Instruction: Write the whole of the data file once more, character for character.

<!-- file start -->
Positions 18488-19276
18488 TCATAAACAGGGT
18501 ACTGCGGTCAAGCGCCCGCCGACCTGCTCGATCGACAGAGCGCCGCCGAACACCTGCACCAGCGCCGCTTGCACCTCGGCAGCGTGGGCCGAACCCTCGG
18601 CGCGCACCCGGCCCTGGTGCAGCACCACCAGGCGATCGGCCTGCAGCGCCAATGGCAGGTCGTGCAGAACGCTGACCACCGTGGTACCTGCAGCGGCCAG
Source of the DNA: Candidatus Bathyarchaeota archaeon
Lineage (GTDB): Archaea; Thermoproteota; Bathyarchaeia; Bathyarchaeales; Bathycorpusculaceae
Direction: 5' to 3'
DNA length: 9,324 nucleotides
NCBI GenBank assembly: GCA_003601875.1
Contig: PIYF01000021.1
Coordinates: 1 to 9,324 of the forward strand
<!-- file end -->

Positions 18488-19276
18488 TCATAAACAGGGT
18501 ACTGCGGTCAAGCGCCCGCCGACCTGCTCGATCGACAGAGCGCCGCCGAACACCTGCACCAGCGCCGCTTGCACCTCGGCAGCGTGGGCCGAACCCTCGG
18601 CGCGCACCCGGCCCTGGTGCAGCACCACCAGGCGATCGGCCTGCAGCGCCAATGGCAGGTCGTGCAGAACGCTGACCACCGTGGTACCTGCAGCGGCCAG
Source of the DNA: Candidatus Bathyarchaeota archaeon
Lineage (GTDB): Archaea; Thermoproteota; Bathyarchaeia; Bathyarchaeales; Bathycorpusculaceae
Direction: 5' to 3'
DNA length: 9,324 nucleotides
NCBI GenBank assembly: GCA_003601875.1
Contig: PIYF01000021.1
Coordinates: 1 to 9,324 of the forward strand